Monday, March 5th, 2018

Photo: pinterest

I recently heard someone say “Everyone has a price.” He was speaking about an acquaintance of his who was making a chunk of change as one of the masterminds behind the campaign of the current president.

“Desperate times call for desperate measures” could be one reason for some to ride roughshod over common sense and decency [though I doubt this was the excuse for the person just mentioned]. I took a job in an industry that appealed to me even though it had warning signs flashing all over it. The business owner was not my cup of tea but I needed to pay the rent and didn’t have the luxury to wait for the right job in the perfect place. There was nothing dishonest about what I was doing: The culture didn’t jive. I stayed the obligatory year. 

Photo: saic.edu

Mind you, I don’t begrudge wealthy people whose bank accounts burst with cash as a result of sweat and smarts, choosing a lucrative industry, willing to take risks, folks who may also have benefitted from good timing and a dollop of luck.

Yet countless books and movies describe what happens to those who arrive by selling out. Once they get over the thrill of being rich no matter what I wonder if some regret what it took, especially if  their life falls apart as a result.

I posit that with crucial basics taken care of—enough to feed, clothe and shelter themselves and their families—no amount of money would twist the arms of the people I admire to take a job involving dodgy business. Do you have a price? Do you know folks who turned their backs on their principles, made a bundle and have no regrets?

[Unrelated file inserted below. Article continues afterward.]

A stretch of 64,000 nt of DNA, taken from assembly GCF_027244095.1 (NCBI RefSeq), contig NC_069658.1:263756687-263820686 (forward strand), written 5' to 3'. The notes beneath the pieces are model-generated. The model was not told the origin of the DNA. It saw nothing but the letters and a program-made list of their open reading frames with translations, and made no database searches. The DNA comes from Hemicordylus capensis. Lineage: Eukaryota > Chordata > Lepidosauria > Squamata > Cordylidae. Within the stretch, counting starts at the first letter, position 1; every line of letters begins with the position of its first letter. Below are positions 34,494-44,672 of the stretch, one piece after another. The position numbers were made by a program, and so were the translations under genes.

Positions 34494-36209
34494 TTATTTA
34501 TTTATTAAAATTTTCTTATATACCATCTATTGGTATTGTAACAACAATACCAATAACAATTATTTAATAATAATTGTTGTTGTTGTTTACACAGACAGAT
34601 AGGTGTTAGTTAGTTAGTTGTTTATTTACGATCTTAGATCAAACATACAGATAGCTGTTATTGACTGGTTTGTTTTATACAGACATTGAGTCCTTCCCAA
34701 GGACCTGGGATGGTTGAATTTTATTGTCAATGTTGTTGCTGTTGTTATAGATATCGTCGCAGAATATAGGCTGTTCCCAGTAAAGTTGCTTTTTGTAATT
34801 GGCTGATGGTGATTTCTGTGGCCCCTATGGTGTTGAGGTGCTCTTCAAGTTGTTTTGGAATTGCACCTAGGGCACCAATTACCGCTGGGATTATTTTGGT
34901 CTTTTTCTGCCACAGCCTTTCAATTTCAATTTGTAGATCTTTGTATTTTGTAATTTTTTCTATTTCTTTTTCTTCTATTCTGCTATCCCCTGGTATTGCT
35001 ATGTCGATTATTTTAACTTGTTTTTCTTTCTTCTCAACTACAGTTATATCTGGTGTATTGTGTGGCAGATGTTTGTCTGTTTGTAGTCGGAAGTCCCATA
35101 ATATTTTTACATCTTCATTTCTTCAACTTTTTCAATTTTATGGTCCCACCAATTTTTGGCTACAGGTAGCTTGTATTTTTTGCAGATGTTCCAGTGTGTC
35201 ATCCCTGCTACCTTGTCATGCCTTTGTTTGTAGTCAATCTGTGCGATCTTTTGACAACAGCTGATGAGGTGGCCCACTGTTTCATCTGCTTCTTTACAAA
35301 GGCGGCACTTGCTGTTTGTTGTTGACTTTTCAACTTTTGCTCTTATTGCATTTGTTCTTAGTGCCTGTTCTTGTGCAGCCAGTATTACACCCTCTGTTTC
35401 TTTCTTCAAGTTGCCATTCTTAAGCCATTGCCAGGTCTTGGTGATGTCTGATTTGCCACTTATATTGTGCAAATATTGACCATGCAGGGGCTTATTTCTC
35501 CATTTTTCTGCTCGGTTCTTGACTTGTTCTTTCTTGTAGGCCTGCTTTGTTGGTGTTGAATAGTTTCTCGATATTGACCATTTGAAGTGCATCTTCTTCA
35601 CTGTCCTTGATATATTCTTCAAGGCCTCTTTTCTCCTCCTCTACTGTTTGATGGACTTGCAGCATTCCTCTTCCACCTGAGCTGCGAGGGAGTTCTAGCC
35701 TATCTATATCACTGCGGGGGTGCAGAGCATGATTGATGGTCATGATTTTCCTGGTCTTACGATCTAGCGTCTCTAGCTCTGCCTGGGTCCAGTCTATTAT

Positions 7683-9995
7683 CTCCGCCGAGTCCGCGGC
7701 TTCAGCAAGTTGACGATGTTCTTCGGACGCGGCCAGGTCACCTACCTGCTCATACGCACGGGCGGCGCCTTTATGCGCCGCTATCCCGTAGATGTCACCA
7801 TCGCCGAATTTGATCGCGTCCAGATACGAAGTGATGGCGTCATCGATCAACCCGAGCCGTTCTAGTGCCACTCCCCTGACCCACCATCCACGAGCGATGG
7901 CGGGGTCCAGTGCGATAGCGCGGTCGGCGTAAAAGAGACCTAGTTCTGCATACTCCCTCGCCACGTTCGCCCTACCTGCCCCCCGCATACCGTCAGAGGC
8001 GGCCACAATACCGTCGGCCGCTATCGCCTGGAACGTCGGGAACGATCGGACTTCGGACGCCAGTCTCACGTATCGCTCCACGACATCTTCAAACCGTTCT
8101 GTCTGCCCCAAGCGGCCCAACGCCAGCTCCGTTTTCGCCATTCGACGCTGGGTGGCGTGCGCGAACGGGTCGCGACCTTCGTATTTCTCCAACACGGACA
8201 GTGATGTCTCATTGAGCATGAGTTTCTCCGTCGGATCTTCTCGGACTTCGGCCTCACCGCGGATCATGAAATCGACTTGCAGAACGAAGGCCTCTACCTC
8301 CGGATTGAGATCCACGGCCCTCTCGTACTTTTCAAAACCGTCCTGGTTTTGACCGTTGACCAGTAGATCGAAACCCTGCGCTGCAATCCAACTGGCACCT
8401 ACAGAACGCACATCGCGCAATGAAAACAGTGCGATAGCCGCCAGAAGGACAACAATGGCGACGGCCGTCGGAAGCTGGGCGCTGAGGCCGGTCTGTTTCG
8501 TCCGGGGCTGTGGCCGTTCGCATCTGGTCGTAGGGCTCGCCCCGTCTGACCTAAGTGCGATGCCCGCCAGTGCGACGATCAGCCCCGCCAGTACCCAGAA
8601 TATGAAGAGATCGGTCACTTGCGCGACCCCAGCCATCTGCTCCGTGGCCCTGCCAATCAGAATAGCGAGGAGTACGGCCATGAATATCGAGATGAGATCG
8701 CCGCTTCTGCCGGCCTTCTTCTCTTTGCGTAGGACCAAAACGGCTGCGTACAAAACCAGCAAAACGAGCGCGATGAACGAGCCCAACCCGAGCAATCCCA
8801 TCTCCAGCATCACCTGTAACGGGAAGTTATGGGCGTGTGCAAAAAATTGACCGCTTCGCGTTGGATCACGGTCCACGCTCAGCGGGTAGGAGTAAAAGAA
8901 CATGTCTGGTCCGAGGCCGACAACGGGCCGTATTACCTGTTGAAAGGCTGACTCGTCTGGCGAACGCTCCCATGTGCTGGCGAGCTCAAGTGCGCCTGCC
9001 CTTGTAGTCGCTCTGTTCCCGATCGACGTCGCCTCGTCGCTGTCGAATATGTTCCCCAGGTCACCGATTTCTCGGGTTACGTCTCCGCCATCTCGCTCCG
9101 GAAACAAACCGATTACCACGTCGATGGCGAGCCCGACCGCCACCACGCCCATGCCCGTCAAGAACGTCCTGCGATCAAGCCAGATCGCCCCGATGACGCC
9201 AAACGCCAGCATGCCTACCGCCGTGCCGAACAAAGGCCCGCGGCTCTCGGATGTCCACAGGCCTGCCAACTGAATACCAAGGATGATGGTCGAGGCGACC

Photo: chronologicalbibleblog.com

 

Service of Inconsistent Morality

Thursday, April 18th, 2013

ups and downs

A society that on the one hand reflects straight-laced puritan roots regarding marriage and at the same time barely shrugs at the likes of a hedge funder’s shenanigans—I’m thinking of Steve Cohen–baffles. Cohen agreed to pay a multi-million dollar fine for insider trading while at the same time refusing to admit guilt, an approach that the Security and Exchange Commission approved. Did someone knock out this watchdog? Does the public play possum again?

hand in cookie jarGood for federal Judge Victor Marrero who, as Kaja Whitehouse wrote in The New York Post, “balked at the agreement between the Securities and Exchange Commission and Cohen’s SAC Capital that allows the firm to pay a $602 million fine without admitting or denying guilt.” Meanwhile, Mr. Cohen has recently bought $215 million worth of goodies: a Picasso painting and East Hampton ocean-front home. Any ideas of what investors without the inside scoop bought—maybe a sandwich at Subway?

Of a different nature, a major publisher paid half a $million for what The New York Post reported as the memoir of a “drug-addicted beauty writer.” In addition, the author told reporters “she’d rather ‘smoke angel dust with her friends’ than hold down a full-time job.” The Post continues, “Aside from four abortions, she recalls getting ‘choked out by a Park Avenue millionaire kid in a pine grove by the reservoir at 4 a.m.’ and ‘sex in vacant lots in Bushwick with white rappers.’” Who can believe what someone consistently under the influence remembers about her 29 years and frankly, who cares? The publisher thinks many will. I hope they don’t.

Here’s a society strung out on the politically correct with dollops of conservative values that concurrently lies motionless when someone picks their pockets and regulators wink. In this environment a publisher thinks people are hungry for the sad story of a lost soul with less than three decades and little perspective to write a worthy memoir. Sure it’s democracy at its best but can you explain such extremes and contradictions?

hot and cold